REDUCE LAP-HF II: Atrial Shunt Device in HFpEF and HFmEF

reduce lap hf 2 trial

Insights from the REDUCE LAP-HF II Trial: Atrial Shunt Devices in Heart Failure Management

The REDUCE LAP-HF II Trial, published in 2022, was a significant randomized, blinded, sham-controlled trial aiming to enhance the treatment for patients with heart failure. It specifically targeted those with preserved and mildly reduced ejection fraction to evaluate the impact of an atrial shunt device.

Objective of the REDUCE LAP-HF II Trial

The trial aimed to assess the safety and efficacy of an interatrial shunt device (IASD) for patients with heart failure (HF) who had an ejection fraction (EF) ≥40% and demonstrated elevated filling pressures during exercise.

Participant Criteria and Demographics

A total of 626 patients were enrolled in the study, with inclusion criteria requiring individuals aged ≥40 years, symptomatic heart failure, EF ≥40%, and evidence of pulmonary capillary wedge pressure (PCWP) of ≥25 mm Hg during exercise. Notably, those with Stage D heart failure, a cardiac index <2.0, or previously documented EF <30% were excluded.

The Approach of the REDUCE LAP-HF II Trial

Patients were randomized into two groups: 314 received the Corvia IASD, while 312 underwent a sham procedure.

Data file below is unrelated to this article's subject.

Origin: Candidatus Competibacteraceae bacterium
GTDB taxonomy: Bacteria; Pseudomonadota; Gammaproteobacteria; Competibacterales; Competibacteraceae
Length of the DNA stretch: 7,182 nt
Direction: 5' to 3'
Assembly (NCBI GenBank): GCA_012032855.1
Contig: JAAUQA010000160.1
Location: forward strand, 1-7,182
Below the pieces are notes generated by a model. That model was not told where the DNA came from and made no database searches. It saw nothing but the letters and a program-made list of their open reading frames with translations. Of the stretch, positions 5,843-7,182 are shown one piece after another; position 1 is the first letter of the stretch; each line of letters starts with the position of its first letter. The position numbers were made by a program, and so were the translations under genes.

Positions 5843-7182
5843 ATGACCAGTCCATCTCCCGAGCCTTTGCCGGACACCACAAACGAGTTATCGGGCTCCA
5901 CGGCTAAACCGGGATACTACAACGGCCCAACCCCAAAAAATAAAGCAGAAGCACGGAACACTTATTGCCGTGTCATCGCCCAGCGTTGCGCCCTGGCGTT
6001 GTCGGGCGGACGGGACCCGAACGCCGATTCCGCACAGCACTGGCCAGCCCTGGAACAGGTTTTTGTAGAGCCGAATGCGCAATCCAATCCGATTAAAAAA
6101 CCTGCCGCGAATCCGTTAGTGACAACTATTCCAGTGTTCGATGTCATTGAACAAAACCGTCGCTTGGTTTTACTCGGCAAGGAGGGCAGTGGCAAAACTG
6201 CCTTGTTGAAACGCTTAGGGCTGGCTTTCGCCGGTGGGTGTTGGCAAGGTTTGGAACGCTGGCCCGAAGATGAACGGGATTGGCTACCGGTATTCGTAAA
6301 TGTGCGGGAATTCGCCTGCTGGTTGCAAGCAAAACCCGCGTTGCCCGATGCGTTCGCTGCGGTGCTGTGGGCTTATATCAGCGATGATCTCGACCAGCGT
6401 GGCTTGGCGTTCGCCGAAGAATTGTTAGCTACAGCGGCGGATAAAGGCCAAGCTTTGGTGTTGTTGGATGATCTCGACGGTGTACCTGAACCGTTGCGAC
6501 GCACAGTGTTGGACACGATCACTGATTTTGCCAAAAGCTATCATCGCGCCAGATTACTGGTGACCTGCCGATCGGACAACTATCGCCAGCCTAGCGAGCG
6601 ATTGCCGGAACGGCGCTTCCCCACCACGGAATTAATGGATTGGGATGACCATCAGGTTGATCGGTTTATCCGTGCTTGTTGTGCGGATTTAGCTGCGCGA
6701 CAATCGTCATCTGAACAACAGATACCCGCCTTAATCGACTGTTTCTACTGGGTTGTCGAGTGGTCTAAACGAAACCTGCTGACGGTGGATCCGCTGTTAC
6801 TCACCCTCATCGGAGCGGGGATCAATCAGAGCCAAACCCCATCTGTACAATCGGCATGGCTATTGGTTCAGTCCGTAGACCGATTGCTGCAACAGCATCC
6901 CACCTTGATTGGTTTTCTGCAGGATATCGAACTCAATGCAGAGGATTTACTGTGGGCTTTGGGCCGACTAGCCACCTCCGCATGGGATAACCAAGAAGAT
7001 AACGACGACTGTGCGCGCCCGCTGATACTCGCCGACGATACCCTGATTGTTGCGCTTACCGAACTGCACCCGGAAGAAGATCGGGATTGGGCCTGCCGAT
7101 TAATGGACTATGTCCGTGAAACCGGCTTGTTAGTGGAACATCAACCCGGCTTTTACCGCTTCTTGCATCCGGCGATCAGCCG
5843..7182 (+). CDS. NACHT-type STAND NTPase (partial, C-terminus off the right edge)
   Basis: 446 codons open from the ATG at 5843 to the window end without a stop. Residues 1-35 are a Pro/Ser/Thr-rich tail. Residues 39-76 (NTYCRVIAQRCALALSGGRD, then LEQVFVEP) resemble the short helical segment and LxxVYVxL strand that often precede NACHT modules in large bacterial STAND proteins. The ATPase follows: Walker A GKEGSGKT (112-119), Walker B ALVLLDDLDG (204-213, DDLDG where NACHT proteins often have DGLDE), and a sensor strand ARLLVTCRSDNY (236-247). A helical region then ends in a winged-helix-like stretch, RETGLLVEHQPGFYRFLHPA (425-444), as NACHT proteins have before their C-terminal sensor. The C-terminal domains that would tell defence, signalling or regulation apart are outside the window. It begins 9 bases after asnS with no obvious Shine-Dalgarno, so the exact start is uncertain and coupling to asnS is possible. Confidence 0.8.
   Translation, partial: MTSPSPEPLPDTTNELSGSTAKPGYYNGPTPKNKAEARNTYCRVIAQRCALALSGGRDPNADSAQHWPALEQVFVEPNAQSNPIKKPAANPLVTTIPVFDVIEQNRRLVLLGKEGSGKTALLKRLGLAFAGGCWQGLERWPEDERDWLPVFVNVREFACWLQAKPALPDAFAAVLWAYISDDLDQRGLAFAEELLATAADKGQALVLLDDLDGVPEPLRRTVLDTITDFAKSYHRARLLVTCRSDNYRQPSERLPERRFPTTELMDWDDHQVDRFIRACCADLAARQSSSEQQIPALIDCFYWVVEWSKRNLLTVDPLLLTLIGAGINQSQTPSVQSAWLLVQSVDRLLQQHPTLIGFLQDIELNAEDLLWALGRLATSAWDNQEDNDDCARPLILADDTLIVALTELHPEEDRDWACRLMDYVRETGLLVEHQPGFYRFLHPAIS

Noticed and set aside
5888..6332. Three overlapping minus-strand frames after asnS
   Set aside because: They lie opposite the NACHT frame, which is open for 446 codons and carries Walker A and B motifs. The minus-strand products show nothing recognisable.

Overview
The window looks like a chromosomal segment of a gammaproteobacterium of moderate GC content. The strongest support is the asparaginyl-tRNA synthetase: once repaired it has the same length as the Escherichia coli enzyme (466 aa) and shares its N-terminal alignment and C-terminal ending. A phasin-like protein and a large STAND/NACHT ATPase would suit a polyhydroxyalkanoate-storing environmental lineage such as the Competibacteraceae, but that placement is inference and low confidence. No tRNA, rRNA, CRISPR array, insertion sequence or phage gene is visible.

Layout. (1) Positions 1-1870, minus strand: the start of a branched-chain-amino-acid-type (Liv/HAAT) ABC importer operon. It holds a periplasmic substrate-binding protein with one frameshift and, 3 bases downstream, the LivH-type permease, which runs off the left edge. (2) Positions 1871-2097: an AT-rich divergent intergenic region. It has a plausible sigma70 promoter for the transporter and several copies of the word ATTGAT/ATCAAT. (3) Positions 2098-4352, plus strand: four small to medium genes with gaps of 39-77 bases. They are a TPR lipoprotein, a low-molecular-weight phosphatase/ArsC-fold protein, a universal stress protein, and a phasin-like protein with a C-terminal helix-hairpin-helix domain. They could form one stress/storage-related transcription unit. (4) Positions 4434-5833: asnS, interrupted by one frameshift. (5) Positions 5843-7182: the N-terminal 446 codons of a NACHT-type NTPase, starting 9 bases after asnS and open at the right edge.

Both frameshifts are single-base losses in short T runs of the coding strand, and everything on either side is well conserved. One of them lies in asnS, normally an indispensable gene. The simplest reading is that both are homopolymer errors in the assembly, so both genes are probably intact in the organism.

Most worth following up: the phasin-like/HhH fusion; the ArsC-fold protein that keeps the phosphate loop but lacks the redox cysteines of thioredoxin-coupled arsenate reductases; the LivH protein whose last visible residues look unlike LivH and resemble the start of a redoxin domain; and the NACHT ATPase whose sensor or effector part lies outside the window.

Outcomes of the REDUCE LAP-HF II Trial

Primary Outcomes

The trial reported the following primary outcomes:

  • The occurrence of cardiovascular death or nonfatal ischemic stroke was 1% in the IASD group compared to 1% in the sham procedure group (P = 0.41).
  • Heart failure events per patient-year were slightly higher in the IASD group (0.28) compared to the sham group (0.25), but not statistically significant (P = 0.45).
  • There was a median change in the Kansas City Cardiomyopathy Questionnaire-Overall Summary (KCCQ-OS) score from baseline to 12 months, with the IASD group experiencing a 10.2 point change versus a 9.4 point change in the sham group (P = 0.73).

Secondary Outcome

  • There was a significant change in the New York Heart Association (NYHA) class from baseline to 12 months, with the IASD group showing a 0.5% improvement compared to no change in the sham group (P = 0.006).

Conclusion and Clinical Impact

The REDUCE LAP-HF II Trial concluded that the placement of an atrial shunt device did not reduce the total rate of heart failure events or improve health status in the overall population of patients with heart failure and EF ≥40%. The trial’s results contribute to the ongoing discussion about the role of atrial shunt devices in heart failure treatment, indicating that while some improvements in functional status can be seen, the primary metrics of heart failure management remain unchanged with this intervention.


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